• Listen to a Future Fable From Amelia Abraham: “The Rat & The Hamster”

    From Our Future Fables Podcast Series, in Partnership with Aesop

    Our newest podcast series, Future Fables, in partnership with Aesop, offers newly imagined fables that will catalyze both conversation and contemplation. Written by some of today’s most thought-provoking authors, each of these bedtime stories for adults adopts the ancient fable form to help us navigate the complexities of modern life.

    In a playful tale of friendship, envy and empathy, Amelia Abraham’s Future Fable features a pair of ambitious rodents.

    The Rat and The Hamster

    by Amelia Abraham

    A rat and the hamster walked into a bar. They ordered a drink.

    “This is not a joke,” the rat said to the hamster.

    “I know, I’m listening,” urged the hamster, although the rat thought she could detect an eye roll.

    “I feel like you don’t take my pain seriously,” the rat went on. She was down on her luck. She couldn’t pinpoint what it was exactly that had caused her low mood today – maybe it was her cycle – but it felt like everyone was against her. Like she could do nothing right.

    “Have you talked to someone other than me? A professional?” said the hamster.

    “You know I can’t afford that,” said the rat. The hamster was always trying to send everyone to therapy. The rat wondered if she was on commission.

    “Well, it’s a bad time of year,” sighed the hamster, staring into the middle distance.

    It was indeed a bad time of year, rain was beating on the windows of the bar. Out in the streets, the sewers were overflowing. Soon, the ice would come, and then food would be scarce.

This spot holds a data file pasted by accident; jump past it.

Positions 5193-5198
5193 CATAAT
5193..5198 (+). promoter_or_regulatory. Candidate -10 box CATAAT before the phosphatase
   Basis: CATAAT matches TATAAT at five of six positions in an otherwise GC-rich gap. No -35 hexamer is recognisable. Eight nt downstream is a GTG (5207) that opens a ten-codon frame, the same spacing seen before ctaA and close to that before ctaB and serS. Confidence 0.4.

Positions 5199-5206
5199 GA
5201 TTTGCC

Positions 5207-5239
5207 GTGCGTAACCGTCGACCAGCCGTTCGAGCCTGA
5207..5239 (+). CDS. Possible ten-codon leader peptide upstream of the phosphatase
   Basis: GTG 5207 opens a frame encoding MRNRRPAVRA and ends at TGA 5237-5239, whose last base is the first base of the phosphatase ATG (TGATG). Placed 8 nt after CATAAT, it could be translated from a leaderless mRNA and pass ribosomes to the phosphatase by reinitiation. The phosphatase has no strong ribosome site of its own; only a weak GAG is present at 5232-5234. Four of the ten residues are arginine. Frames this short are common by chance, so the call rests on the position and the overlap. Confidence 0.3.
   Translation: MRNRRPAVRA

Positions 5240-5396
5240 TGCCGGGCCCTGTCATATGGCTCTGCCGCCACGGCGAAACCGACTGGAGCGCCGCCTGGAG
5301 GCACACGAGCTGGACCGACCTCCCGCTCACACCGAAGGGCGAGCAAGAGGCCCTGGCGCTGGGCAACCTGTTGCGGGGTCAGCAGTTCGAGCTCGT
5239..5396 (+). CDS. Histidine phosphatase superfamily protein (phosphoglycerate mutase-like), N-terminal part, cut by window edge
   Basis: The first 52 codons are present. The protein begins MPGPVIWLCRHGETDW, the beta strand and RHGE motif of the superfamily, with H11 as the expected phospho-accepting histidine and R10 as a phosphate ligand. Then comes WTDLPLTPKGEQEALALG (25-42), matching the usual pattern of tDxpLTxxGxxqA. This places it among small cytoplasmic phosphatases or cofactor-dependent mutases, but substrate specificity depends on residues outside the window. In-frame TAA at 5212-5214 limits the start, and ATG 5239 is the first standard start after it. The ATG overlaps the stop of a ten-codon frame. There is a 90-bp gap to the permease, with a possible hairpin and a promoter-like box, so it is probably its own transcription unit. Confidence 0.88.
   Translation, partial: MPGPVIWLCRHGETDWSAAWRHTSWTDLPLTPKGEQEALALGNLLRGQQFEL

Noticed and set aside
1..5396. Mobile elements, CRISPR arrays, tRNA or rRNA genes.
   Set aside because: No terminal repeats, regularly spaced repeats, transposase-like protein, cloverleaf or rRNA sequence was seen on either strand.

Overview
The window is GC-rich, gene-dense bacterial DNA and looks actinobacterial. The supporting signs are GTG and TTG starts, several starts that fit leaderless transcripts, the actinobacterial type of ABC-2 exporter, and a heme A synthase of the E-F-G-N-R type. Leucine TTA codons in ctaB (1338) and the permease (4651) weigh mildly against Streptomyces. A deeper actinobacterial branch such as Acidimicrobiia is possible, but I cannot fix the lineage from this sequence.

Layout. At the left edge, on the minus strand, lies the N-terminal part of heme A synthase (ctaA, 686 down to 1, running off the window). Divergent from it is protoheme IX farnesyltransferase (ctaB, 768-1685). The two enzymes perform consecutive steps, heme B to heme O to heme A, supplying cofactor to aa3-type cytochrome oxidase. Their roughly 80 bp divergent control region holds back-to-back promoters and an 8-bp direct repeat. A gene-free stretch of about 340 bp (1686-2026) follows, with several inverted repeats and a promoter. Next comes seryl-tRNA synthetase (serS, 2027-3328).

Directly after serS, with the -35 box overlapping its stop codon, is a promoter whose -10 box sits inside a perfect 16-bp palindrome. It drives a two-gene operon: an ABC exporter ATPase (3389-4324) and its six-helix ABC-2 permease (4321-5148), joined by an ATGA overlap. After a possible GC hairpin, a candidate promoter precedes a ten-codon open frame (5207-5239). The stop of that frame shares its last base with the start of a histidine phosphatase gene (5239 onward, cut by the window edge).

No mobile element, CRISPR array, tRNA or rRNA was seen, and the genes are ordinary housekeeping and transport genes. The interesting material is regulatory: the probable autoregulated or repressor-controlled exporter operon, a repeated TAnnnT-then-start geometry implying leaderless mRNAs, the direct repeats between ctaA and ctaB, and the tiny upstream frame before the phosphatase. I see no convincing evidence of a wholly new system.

The hamster had none of these problems to worry about, the rat knew. But still, the hamster complained: her owners were about to go on vacation, she was concerned that she’d be lonely. The rat scoffed and ordered another drink. They sat in silence until it arrived.

    “How’s the house hunt,” said the hamster.

    “I can’t catch a break,” said the rat. “Last month I had five rat babies sucking my teets dry—God love em’—and now I’m back to work and there’s nothing out there.”

    She sipped her Merlot, the kind that arrives with a thin layer of dust on top. The rat believed in a meritocracy, she did, but she was starting to wonder if there was something about her – inherent to her – that was hampering her search for a new place.

    Still, she didn’t want to go into all that, not with the hamster.

    “I have an idea,” said the hamster.

    “Go on,” said the rat, reluctantly.

    “Why don’t you come and stay with me?” The hamster clarified: “Just while Tim and Chris are away.”

    The rat looked into the hamster’s face, searching for a catch. The rat could feel her despair evaporating, but she was also the distrustful type. Had the hamster had one too many again? Was she just feeling giddy because it was the holidays, and regret her generosity tomorrow? Was this the hamster’s savior complex at work again? Did it matter?

    “Are you—are you sure?” said the rat.

    “It’s just a long weekend,” said the hamster. “Take it or leave it.” She shrugged.

    That night, in her wheel, the hamster’s head span. She began to worry about having the rats come to stay. What if they ate the place empty? What if they started breeding? Worse yet, what if they brought some kind of awful pestilence with them?

    The hamster was concerned that she had made a terrible mistake.


    On Thursday, after Tim and Chris left for their cruise, the hamster waited for the rat’s arrival, napping intermittently.

    The rat, meanwhile, had been too nervous to sleep. She had always idealized the hamster’s lifestyle from afar, even if she hadn’t actually seen it up close and personal, given that she’d never been to Tim and Chris’s house before.

    Given that, until now, she’d never been invited.

    “Compare and despair,” the rat’s mother had always told her when she stroked her back before bedtime. Her mother, who raised ten offspring and lost her life protecting them.